The poster session will begin at 7:30 a.m. in the Riley Outpatient Center auditorium, followed by four platform presentations during the Pediatric Grand Rounds from 8 to 9 a.m. All students, trainees, staff, and faculty are welcome to attend. 

For more information, contact June Dailey in the Pediatric Education Office at 317-944-4034 or prp@iupui.edu.

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Arrow IU Simon Cancer Center Special Seminar

Eric Baehrecke, Ph.D., professor of cancer biology, Harper Cancer Research Institute and University of Massachusetts Medical School, will present “Regulation and Function of Authophagy in Cell Survival and Death” from 3:30 to 4:30 p.m. Thursday, May 24, in Walther Hall (R3), Room 203.

For more information, visit www.cancer.iu.edu/education.

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Arrow Spinal cord and brain injury conference — June 8

The Indiana Spinal Cord and Brain Injury Fund — a state-supported program that funds research for the treatment and cure of spinal cord and traumatic brain injuries — will host a conference from 8 a.m. to 4 p.m. Friday, June 8, in the University Place Conference Center and Hotel.

“The Indiana Spinal Cord and Brain Injury Fund: A Program Making an Impact” will feature presentations and discussion about work supported by the Indiana Spinal Cord and Brain Injury Fund. Keynote speaker will be Adam Taliaferro, a Penn State football player who was paralyzed after a routine helmet-to-helmet tackle during a game against rival Ohio State. Given only a 3 percent chance of ever walking again, Taliaferro's tale of recovery was chronicled by Scott Brown and Sam Carchidi in the 2001 book, “Miracle in the Making.”

Also scheduled are poster presentations on research funded by the Indiana Spinal Cord and Brain Injury Fund from 11 a.m. to 1:30 p.m. in the second-floor lobby of the conference center. Afternoon breakout sessions will be led by IUSM faculty, including Xiao-Ming Xu, M.D., Ph.D., Mari Hulman George Professor of Neuroscience Research and professor of neurological surgery; James Malec, Ph.D., professor of physical medicine and rehabilitation at IUSM and research director at the Rehabilitation Hospital of Indiana; and Flora Hammond, Chair and Covalt Professor of Physical Medicine and Rehabilitation at IUSM and director of medical affairs, Rehabilitation Hospital of Indiana. Additional presenters include Samantha Backhaus, Ph.D., a clinical neuropsychologist at the Rehabilitation Hospital of Indiana.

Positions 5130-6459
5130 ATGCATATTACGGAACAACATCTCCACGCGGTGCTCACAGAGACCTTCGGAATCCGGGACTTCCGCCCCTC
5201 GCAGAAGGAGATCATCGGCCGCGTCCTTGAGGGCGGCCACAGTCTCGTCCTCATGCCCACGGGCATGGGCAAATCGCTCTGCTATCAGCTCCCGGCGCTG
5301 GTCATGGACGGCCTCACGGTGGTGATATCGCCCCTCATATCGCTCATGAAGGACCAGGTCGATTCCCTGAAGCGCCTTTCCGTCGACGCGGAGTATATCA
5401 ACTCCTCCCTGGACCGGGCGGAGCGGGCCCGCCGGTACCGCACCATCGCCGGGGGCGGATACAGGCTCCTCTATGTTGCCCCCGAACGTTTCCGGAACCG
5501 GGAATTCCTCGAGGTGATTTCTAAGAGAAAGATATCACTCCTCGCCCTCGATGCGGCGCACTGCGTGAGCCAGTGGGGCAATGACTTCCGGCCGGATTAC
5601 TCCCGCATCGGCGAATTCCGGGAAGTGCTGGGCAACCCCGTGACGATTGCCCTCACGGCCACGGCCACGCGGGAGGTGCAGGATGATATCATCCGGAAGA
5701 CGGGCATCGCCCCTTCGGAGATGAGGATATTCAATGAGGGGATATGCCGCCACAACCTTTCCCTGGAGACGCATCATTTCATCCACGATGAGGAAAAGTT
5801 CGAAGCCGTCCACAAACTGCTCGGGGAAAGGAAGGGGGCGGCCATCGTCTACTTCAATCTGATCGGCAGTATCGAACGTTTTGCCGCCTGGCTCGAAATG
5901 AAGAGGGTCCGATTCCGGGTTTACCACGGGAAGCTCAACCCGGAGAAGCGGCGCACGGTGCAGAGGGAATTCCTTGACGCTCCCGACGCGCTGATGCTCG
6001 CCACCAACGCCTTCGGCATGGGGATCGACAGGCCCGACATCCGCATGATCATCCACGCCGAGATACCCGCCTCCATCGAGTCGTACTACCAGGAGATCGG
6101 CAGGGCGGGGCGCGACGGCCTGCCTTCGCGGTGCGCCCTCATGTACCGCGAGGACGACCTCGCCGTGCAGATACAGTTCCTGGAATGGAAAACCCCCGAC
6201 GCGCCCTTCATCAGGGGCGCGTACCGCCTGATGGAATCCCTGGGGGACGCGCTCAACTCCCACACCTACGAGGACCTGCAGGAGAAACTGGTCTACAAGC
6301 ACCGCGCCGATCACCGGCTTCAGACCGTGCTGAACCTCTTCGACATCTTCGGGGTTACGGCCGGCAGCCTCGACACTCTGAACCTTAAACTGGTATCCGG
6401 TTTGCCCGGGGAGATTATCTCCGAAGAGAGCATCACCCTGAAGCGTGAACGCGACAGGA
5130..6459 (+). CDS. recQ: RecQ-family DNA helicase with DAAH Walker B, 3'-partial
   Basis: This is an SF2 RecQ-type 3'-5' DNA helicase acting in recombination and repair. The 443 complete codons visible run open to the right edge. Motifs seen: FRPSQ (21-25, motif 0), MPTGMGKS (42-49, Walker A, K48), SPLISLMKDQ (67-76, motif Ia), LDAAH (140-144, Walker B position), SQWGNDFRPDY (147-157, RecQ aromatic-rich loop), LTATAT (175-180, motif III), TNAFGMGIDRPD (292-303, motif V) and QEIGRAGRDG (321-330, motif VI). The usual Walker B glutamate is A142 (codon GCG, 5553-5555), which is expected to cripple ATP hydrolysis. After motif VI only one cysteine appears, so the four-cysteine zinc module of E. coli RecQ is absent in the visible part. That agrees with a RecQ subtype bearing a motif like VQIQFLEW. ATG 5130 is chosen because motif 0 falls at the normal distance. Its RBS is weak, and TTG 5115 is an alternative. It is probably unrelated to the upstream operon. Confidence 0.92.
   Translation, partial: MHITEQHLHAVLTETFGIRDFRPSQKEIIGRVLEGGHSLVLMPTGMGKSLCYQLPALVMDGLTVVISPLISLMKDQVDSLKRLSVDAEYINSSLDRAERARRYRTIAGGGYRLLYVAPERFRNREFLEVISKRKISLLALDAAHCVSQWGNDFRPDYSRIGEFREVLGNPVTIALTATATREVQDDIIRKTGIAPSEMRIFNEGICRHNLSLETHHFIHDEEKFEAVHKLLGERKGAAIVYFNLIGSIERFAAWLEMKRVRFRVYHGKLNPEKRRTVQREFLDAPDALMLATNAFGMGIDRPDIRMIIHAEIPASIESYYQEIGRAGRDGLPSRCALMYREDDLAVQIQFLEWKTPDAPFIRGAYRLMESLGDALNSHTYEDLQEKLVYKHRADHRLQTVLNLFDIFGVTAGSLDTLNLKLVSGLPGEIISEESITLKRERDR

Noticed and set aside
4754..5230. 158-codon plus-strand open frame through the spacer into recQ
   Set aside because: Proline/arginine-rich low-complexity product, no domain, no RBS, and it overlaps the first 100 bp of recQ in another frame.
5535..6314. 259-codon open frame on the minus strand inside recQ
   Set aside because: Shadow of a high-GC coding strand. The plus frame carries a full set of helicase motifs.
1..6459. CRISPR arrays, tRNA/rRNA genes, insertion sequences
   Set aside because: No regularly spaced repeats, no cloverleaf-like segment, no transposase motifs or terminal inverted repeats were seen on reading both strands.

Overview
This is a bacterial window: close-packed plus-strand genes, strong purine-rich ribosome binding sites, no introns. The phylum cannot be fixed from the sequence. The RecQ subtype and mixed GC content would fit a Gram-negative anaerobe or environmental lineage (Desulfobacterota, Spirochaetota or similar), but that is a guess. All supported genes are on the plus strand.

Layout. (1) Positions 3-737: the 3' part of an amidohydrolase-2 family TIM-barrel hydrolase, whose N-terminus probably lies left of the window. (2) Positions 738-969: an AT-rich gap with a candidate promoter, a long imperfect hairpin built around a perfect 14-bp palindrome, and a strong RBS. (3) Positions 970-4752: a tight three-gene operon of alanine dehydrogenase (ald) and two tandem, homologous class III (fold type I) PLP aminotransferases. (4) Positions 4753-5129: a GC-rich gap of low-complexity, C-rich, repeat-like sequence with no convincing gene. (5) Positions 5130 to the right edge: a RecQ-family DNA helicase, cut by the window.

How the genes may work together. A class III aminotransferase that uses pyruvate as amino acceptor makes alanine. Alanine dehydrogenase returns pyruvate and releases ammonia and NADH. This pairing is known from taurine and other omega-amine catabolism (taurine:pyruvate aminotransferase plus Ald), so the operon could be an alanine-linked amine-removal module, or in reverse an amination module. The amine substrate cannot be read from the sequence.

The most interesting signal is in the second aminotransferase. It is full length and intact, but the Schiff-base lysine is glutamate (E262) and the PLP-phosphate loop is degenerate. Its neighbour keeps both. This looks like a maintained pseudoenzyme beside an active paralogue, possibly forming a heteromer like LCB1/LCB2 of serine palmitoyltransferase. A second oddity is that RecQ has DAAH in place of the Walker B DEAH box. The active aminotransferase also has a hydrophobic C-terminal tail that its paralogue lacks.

To register, visit this page. For more information, visit this page or see the event flier.

Questions to info@indianactsi.org.

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Arrow Molecular biology workshop series — June 4 to 21

The Department of Pathology and Laboratory Medicine will present the 2012 Molecular Biology Workshop June 4 to 21.

This workshop covers principles and applications of common molecular biology techniques and combines lectures and hands-on lab sessions. Lecture times will be from 8:30 a.m. to 12:30 p.m., except June 4, which will be from 8:30 a.m. to 2:30 p.m. Lab times will be from 1:30 to 5 p.m.

This workshop, which is open to IU faculty and staff, is also being offered as a three-credit graduate course, "Methods in Molecular Biology and Pathology" (IUPUI Course Number G890).

For more information, visit www.iupui.edu/%7embwkshp. To register, contact Chao-Hung Lee, Ph.D., at 317-274-2596 or chlee@iupui.edu.

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Arrow AAMC Joint Professional Development Conference

Mark your calendars! The Association of American Medical Colleges will present the 2012 Group on Faculty Affairs and Group on Diversity Inclusion Joint Professional Development Conference from Aug. 9 to 12 in Indianapolis.

The theme of the first GFA/GDI Joint Professional Development Conference is “Creating Diverse and Inclusive Cultures: Transforming Ourselves, Our Faculty, Our Institutions.” This conference will provide a forum to highlight the collaborations that occur at academic medical centers by bringing together two influential AAMC professional development groups critical to the transformation of academic medicine.

IUSM speakers will include D. Craig Brater, M.D., IUSM dean and IU vice present for clinical affairs; Maryellen E. Gusic M.D., executive associate dean for educational affairs; George Rausch Ph.D., associate dean for diversity affairs and associate professor of family medicine; and Mary E. Dankoski, Ph.D., associate dean for faculty affairs and professional development.